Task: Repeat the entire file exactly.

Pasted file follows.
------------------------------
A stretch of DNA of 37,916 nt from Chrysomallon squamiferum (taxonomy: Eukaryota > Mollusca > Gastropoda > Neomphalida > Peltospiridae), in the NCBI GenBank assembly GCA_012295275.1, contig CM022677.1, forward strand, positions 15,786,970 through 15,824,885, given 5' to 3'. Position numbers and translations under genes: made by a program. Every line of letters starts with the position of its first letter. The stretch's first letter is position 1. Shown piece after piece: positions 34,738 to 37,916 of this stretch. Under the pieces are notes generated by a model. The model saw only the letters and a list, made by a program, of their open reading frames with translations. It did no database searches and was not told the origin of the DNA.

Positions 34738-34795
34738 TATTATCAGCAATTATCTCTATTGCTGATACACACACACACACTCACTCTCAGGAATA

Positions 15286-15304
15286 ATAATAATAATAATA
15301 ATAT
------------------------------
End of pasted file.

A stretch of DNA of 37,916 nt from Chrysomallon squamiferum (taxonomy: Eukaryota > Mollusca > Gastropoda > Neomphalida > Peltospiridae), in the NCBI GenBank assembly GCA_012295275.1, contig CM022677.1, forward strand, positions 15,786,970 through 15,824,885, given 5' to 3'. Position numbers and translations under genes: made by a program. Every line of letters starts with the position of its first letter. The stretch's first letter is position 1. Shown piece after piece: positions 34,738 to 37,916 of this stretch. Under the pieces are notes generated by a model. The model saw only the letters and a list, made by a program, of their open reading frames with translations. It did no database searches and was not told the origin of the DNA.

Positions 34738-34795
34738 TATTATCAGCAATTATCTCTATTGCTGATACACACACACACACTCACTCTCAGGAATA

Positions 15286-15304
15286 ATAATAATAATAATA
15301 ATAT